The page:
A. W. McDaniel, Prohibition Agent Laurel, Mississippi
PRIOR to the addition of the 18th Amendment we had to deal with illicit distilling, transporting, selling and failing to pay government taxes as required.
To take care of this situation the internal revenue statutes were made the law and practically all violations of these were made a felony.
Under these it was a felony to manufacture illicit liquor, to transport liquor on which taxes had not been paid, to possess liquor on which taxes had not been paid and to sell liquor on which taxes had not been paid. On appeal cases since the passage of the 18th Amendment the Supreme Court has held the internal revenue statutes are still in force.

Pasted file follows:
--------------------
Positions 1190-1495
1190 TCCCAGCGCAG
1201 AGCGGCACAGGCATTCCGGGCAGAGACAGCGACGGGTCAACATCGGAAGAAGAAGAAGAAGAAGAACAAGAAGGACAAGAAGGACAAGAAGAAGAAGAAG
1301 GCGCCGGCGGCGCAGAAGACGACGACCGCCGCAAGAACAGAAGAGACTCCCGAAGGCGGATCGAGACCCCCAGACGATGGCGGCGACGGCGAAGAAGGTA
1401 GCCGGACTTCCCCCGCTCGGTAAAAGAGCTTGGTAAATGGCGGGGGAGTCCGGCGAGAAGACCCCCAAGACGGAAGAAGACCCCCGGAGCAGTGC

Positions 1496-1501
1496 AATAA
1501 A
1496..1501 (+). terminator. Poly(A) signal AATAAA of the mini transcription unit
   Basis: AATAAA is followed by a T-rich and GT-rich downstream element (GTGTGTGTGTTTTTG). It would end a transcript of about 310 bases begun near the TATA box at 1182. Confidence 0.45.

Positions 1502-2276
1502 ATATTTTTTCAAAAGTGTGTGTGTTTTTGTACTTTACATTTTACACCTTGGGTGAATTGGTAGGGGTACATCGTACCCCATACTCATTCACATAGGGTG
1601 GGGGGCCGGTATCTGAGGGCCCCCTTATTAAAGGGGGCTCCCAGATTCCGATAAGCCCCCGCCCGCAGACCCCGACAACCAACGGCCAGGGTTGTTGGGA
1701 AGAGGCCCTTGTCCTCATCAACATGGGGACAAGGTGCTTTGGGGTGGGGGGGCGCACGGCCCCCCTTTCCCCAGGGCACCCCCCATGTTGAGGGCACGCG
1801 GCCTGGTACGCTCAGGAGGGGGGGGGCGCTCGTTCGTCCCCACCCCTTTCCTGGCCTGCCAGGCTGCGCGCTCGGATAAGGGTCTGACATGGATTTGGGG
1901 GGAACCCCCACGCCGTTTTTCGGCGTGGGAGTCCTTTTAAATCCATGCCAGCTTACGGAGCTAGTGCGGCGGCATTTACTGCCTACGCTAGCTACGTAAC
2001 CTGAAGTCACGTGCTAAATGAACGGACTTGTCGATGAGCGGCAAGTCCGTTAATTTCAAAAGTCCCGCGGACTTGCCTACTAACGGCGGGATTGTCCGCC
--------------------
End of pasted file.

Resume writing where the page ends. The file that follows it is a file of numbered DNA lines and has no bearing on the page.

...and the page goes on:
When the Constitution of the United States, the highest and supreme law of the land, was amended to prohibit liquor, and the law must needs be strengthened rather than weakened, what happened?
The Volstead Act was passed, undoubtedly an act fostered by the wets to protect the moonshiner, rum-runner and bootlegger. Laws already needing to be strengthened were weakened. Felonies were made misdemeanors.
Under this Acta moonshiner can make one quart or 1000 gallons of liquor and receive only a fine and jail sentence. He can transport any quantity of liquor without affecting the penalty. He can sell in any quantity without affecting the penalty.
Under the internal revenue statutes all vehicles used in the transportation of liquor were to be confiscated. The Volstead Act fixed it so that they could be released. This was done apparently to protect the innocent lien holder, but